Everyone is nervous on interviews. If you simply allow yourself to feel nervous, you’ll do much better. Remember also that it’s difficult for the interviewer as well. In general, be upbeat and positive. Never be negative.
Rehearse your answers and time them. Never talk for more than 2 minutes straight.
Don’t try to memorize answers word for word. And don’t be afraid to include your own thoughts and words. To help you remember key concepts, jot down and review a few key words for each answer. Rehearse your answers frequently, and they will come to you naturally in interviews.
There are some job interview questions that are guaranteed to come up in most (if not all) of your job interviews — regardless of your industry, your experience level, and job type.
At the top of this list is the universal and much-dreaded classic: “Tell me about yourself.”
Beware, about 80% of all interviews begin with this “innocent” question. Many candidates, unprepared for the question, skewer themselves by rambling, recapping their life story, delving into ancient work history or personal matters.
BEST ANSWER: Start with the present and tell why you are well qualified for the position. Remember that the key to all successful interviewing is to match your qualifications to what the interviewer is looking for. In other words you must sell what the buyer is buying. This is the single most important strategy in job hunting.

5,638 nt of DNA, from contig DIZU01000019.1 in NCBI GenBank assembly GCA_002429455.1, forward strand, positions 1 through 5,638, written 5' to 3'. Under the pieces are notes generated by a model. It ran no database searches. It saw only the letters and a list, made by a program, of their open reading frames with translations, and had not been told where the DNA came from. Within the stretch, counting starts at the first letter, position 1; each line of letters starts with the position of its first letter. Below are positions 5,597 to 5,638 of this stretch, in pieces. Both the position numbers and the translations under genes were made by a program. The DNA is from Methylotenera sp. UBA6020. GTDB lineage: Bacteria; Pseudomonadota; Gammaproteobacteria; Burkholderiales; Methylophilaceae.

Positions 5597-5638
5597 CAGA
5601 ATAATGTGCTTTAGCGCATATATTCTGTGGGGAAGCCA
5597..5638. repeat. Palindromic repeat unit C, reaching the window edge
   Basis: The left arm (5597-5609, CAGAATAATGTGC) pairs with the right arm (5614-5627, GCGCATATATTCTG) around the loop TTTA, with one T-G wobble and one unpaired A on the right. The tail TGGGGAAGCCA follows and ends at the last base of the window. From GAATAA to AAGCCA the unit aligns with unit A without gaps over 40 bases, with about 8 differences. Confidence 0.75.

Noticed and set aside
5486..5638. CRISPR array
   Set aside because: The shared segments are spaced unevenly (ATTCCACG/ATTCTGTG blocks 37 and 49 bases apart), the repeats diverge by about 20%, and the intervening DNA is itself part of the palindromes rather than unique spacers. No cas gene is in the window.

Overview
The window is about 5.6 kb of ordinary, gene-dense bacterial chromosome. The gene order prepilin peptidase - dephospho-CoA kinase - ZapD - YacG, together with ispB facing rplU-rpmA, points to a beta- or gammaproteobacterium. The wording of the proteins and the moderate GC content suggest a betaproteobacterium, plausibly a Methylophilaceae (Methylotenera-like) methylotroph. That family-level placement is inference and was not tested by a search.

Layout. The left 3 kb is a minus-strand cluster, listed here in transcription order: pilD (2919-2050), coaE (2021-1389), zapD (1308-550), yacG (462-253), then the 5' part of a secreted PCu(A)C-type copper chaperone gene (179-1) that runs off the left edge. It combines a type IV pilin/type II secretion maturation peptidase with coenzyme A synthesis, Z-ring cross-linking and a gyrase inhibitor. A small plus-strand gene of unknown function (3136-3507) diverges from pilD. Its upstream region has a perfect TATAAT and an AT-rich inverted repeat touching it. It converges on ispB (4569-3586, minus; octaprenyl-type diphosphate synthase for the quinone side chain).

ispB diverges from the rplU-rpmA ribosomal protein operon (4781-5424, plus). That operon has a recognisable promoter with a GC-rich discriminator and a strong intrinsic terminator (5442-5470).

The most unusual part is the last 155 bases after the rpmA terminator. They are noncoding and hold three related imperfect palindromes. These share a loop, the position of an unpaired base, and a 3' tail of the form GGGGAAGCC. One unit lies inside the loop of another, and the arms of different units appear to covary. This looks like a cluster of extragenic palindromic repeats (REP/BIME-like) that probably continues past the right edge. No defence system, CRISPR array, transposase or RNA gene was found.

So, before you answer this or any question it’s imperative that you try to uncover your interviewer’s greatest need, want, problem or goal.
To do so, make you take these two steps:
Do all the homework you can before the interview to uncover this person’s wants and needs (not the generalized needs of the industry or company)
As early as you can in the interview, ask for a more complete description of what the position You might say: “I have a number of accomplishments I’d like to tell you about, but I want to make the best use of our time together and talk directly to your needs. To help me do, that, could you tell me more about the most important priorities of this position? All I know is what I (heard from the recruiter, read in the classified ad, etc.)”
Then, ALWAYS follow-up with a second and possibly, third question, to draw out his needs even more. Surprisingly, it’s usually this second or third question that unearths what the interviewer is most looking for.
You might ask simply, “And in addition to that?…” or, “Is there anything else you see as essential to success in this position?:
This process will not feel easy or natural at first, because it is easier simply to answer questions, but only if you uncover the employer’s wants and needs will your answers make the most sense. Practice asking these key questions before giving your answers, the process will feel more natural and you will be light years ahead of the other job candidates you’re competing with.
After uncovering what the employer is looking for, describe why the needs of this job bear striking parallels to tasks you’ve succeeded at before. Be sure to illustrate with specific examples of your responsibilities and especially your achievements, all of which are geared to present yourself as a perfect match for the needs he has just described.